Well, let’s go ahead and dive right in!
Being an effective leader is difficult for many reasons, the least of which is that no two people are alike. This makes it extremely difficult to offer advice on how to lead effectively because people have different life experiences, motivators, working styles, goals and, of course, leadership styles. Then, you pile on the fact that every situation is different, and it begins to look impossible to offer any sage advice at all to help people be better leaders. So how can you offer advice that applies to every person, in every situation, at any given time? By focusing on the four pillars of effective leadership, you can create a universal blueprint for small business leadership.
Getting the right people in the right positions is important in any business, but it’s even more important in a small business. Larger businesses can (and often do) carry some dead weight; but in a small business, every person needs to be essential and the best at what they do for you to really lead the business to success. Jim Collins calls this the “first who then what” approach to business leadership. By having the right people and formulating a strategy around them, you can build success far more effectively than if you have a great strategy and try to bring in people to execute it.
Business leaders that are in it for themselves often falter because they make decisions by choosing the path that will fill their pockets and boost their stature rather than what is good for their business and their employees. They tend to turn people off with their greed – alienating customers and irritating employees, which can be terminal for small businesses. When you can put yourself aside as a small business owner and be more selfless and genuine, people respond to that. It also lets you think clearer and more strategically about the business. Putting the business’s best interests first will always result in a better outcome long-term no matter how big or small the business is.
Realizing and Rewarding Value
In business, your customers, partners and employees all add value to your bottom line. Realizing just how important those pieces are to your success will help keep you humble and guide you to make decisions that will benefit each party. Rewarding people will keep them loyal and in turn add further value, creating an upward spiral. By recognizing and rewarding the value customers, partners and employees bring to the table you can build your business on a solid foundation that will sustain continued growth into the future.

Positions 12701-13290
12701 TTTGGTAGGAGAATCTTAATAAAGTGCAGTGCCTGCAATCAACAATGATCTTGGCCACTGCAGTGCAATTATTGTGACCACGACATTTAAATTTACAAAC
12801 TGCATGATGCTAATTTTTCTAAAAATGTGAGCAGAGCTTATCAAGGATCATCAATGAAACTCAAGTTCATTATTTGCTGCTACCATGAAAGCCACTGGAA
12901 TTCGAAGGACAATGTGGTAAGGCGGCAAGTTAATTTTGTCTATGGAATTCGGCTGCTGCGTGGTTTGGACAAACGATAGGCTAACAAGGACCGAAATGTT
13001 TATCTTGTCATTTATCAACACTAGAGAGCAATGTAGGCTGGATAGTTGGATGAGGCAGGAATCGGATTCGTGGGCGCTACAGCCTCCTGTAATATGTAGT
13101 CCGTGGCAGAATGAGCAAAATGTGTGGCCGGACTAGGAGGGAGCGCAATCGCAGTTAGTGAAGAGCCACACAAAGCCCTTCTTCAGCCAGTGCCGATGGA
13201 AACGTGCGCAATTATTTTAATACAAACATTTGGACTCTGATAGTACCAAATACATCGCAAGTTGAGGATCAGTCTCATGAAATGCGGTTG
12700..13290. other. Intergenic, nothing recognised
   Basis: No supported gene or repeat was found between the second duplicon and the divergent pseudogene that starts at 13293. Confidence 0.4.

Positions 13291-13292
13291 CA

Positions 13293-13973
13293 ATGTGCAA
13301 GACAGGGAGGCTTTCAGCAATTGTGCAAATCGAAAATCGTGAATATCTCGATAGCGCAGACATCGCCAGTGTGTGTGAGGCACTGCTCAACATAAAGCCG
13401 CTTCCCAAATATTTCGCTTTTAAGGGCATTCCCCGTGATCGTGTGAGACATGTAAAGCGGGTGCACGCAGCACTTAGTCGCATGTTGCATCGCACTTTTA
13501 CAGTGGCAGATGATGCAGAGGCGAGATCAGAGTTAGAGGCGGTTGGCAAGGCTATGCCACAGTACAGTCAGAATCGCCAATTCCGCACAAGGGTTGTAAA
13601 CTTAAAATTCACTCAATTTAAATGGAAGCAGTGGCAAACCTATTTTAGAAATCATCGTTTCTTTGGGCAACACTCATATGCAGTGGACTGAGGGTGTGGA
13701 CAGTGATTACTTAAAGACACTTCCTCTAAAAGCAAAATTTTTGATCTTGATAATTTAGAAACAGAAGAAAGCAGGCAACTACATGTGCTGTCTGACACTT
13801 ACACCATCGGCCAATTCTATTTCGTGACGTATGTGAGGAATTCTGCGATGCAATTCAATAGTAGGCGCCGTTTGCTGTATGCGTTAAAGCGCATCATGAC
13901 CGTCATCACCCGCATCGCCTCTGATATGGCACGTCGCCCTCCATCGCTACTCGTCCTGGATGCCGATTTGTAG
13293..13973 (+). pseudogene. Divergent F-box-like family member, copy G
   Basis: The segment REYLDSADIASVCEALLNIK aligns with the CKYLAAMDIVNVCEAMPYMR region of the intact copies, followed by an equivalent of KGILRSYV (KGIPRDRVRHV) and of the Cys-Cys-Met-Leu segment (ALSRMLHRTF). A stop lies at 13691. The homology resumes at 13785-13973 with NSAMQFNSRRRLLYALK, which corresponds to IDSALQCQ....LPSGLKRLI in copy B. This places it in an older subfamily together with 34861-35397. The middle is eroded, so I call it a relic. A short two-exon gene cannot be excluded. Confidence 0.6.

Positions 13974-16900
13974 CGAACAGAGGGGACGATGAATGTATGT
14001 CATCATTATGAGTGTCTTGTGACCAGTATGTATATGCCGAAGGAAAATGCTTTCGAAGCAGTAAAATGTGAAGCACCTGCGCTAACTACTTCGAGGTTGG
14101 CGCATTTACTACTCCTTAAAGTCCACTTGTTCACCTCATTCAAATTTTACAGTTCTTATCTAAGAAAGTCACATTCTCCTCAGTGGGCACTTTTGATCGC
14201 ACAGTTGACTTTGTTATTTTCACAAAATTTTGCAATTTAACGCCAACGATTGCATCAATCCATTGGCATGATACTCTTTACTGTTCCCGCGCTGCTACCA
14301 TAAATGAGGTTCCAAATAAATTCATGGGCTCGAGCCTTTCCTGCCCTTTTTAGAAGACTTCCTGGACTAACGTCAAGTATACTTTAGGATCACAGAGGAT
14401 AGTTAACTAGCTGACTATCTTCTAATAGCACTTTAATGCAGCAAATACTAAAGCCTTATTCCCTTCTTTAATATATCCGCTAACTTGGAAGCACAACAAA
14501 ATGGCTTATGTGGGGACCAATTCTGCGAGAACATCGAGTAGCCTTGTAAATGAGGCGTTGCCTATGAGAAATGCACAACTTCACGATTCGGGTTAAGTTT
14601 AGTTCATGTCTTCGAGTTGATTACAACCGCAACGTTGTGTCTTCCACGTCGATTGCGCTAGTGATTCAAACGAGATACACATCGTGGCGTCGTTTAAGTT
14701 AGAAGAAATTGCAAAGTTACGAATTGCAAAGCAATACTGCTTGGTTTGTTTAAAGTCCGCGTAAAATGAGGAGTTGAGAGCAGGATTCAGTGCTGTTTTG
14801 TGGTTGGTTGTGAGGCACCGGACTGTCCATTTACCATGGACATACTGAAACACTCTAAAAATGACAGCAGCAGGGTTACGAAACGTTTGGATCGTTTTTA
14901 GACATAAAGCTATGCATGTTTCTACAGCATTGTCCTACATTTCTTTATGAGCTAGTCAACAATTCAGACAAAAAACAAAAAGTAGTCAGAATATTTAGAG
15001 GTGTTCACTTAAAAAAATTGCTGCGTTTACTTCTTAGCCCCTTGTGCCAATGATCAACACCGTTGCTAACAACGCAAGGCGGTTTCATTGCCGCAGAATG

When your business is small or first starting out, it’s easy to get pulled in a million different directions. You don’t necessarily know what might work out yet, so you’re less likely to say no and stick with your vision. To be an effective small business leader though, you need to have the restraint to say no when you need to in order to stick to your core concept and achieve your goals. By keeping your goals in sight at all times, you can make the decisions that you need to keep your business on the path to get there.
Small business leaders that practice these principles often end up being medium-sized business owners that practice these principles and then large business owners that practice these principles because they enable companies to succeed and grow! Have anything you want to add? Let us know!
By Kate Pierce. Kate Pierce is the owner of LionShark Digital Marketing LLC, a West Michigan internet marketing company. Her areas of expertise include Paid Search, Search Engine Optimization, Social Media, Web Consulting for small businesses, Copywriting and Local Online Marketing. She lives in the Grand Rapids area with her husband and enjoys cooking, watching sports and spending time outdoors. Like a true digital marketing expert (i.e. geek), she loves talking about marketing theory and SEM trends… so don’t say you weren’t warned!